He was portraying a character, but as soon as one piece in his well-choreographed set moved in the slightest, his mask fell off. Immediately, my brain went through all of the previous interactions that I had with Cruz. Each followed the same script: He monopolized my time with self-serving, substance-free bluster — and I often walked away either with too much filler to put in my story or so little that I had to quote him verbatim on the subject he’d chosen to talk about instead. I’m not the only one, as this thread by my friend Matt Fuller at The Daily Beast plainly shows. But I felt pretty silly when I went through those interactions in my mind — and I realised that throughout Cruz’s entire time in the Senate, he’d fooled me.
Of course, this is not uncommon for politicians — those creatures who are so bolstered by ambition that they would sell you a jersey and tell you it’s a tuxedo — but with Cruz, it’s so apparent that every breath he takes, every eye movement and every vocal inflection is in the service of his own political persona.
Georgia voters on Tuesday are set to decide the final Senate contest in the country, choosing between Democratic Sen. Raphael Warnock and Republican football legend Herschel Walker after a four-week runoff blitz that has drawn a flood of outside spending to an increasingly personal fight. This year’s runoff has lower stakes than the
Though it’s far from a sure thing, it now looks very possible that both the House and the Senate will flip in 2024, putting the “out” party back in control in each chamber in 2025. How unusual would that be? Well, according to the US Senate Historical Office, it has never happened. Ever. Obviously, the 2024 elections depend on the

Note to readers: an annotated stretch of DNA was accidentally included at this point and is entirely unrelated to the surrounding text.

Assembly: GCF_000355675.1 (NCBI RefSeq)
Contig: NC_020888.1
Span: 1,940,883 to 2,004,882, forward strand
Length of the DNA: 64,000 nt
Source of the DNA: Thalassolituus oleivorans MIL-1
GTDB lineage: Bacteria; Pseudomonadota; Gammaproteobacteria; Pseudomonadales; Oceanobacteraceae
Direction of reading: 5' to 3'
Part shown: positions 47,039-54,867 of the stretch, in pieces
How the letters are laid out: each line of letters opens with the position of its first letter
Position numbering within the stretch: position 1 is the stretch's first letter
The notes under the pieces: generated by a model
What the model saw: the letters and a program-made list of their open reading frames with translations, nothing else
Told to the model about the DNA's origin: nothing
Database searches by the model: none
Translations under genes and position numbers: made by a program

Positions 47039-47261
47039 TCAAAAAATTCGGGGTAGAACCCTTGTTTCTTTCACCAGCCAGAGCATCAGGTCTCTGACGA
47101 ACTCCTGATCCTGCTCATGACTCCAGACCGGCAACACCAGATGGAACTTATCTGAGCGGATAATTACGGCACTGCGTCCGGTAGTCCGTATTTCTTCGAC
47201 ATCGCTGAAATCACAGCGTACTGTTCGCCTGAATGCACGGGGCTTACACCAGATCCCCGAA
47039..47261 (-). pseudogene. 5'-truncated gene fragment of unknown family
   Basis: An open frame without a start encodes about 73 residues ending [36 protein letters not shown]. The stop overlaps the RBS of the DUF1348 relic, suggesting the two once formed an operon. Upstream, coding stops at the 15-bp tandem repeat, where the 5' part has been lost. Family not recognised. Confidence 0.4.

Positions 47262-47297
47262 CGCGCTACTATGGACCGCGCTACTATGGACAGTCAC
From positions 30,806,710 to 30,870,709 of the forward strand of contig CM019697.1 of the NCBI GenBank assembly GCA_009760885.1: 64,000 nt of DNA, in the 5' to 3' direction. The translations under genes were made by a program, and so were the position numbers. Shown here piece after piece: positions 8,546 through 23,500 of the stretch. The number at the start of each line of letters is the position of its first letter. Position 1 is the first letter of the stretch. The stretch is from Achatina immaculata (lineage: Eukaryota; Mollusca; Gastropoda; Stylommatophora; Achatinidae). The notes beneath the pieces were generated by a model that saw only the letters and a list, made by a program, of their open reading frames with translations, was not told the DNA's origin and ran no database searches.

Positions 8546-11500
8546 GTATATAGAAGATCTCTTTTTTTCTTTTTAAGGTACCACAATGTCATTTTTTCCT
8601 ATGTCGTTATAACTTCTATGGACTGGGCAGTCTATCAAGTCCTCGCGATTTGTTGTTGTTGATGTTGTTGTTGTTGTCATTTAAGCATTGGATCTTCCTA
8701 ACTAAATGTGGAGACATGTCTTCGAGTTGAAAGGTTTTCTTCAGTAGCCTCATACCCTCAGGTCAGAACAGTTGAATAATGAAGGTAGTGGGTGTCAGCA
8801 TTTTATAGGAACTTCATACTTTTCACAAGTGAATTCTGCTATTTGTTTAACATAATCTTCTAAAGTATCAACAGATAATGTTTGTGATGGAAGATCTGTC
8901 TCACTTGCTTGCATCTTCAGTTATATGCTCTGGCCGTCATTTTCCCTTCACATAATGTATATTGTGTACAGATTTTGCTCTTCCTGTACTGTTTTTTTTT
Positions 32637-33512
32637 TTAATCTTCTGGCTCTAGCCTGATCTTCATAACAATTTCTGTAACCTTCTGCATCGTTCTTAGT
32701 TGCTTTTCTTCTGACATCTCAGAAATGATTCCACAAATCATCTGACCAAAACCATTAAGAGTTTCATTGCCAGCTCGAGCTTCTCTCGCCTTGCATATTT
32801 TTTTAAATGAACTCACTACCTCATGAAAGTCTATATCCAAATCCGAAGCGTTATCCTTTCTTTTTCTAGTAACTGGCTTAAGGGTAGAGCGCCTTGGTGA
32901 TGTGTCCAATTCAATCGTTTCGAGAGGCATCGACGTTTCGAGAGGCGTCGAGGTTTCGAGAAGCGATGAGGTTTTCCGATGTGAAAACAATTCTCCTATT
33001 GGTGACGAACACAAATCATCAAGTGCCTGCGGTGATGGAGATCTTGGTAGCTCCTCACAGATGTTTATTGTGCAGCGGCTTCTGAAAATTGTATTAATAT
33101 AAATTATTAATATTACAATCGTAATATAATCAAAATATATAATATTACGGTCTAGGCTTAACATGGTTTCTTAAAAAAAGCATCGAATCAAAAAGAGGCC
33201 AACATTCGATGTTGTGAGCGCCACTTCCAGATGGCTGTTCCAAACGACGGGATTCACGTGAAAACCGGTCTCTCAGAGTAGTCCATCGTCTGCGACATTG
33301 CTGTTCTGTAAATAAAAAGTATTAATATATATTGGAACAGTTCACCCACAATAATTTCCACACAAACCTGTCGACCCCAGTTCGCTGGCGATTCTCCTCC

A group called “No Labels” is moving ahead with the possibility of running a third-party candidate for president next year — at least if Donald Trump and Joe Biden are the major party nominees. Democrats are livid at the prospect, concerned that such an effort is more likely to help Trump. Based on some of the big names and money
It’s the year before a presidential election, which means it’s once again time for a group to call for a unity ticket of a Democratic and a Republican for president and vice president or for an independent candidate to avoid the dysfunction of the parties entirely. This happens just about every four years. There are lessons to learn
Around 1,600 of the trainee doctors in South Korea’s hospitals walked out in protest, even as 6,500 of the doctors and interns gave in their resignation letters. They are protesting the government’s decision to increase the number of students in medical colleges. The government wants
It’s been a tough week for Ukraine. President Volodymyr Zelenskyy replaced the popular leader of his military, General Valeriy Zaluzhnyi, with the current army commander, General Oleksandr Syrskyi. He has watched the flailing in the US Congress over a new tranche of funding for Ukraine.
Catapulted to the helm of the European Commission five years ago, Ursula von der Leyen has come a long way: after a mandate marked by back-to-back crises from Covid to the Ukraine war, she emerged as the voice of the 27-nation EU — and is gunning for a second term. The first female
The Terai Arc Landscape shared by India and Nepal, which is one of the world’s most critical habitats for tigers, is among the seven initiatives as UN World Restoration Flagships from Africa, Latin America, the Mediterranean, and South Asia named by the United Nations Environment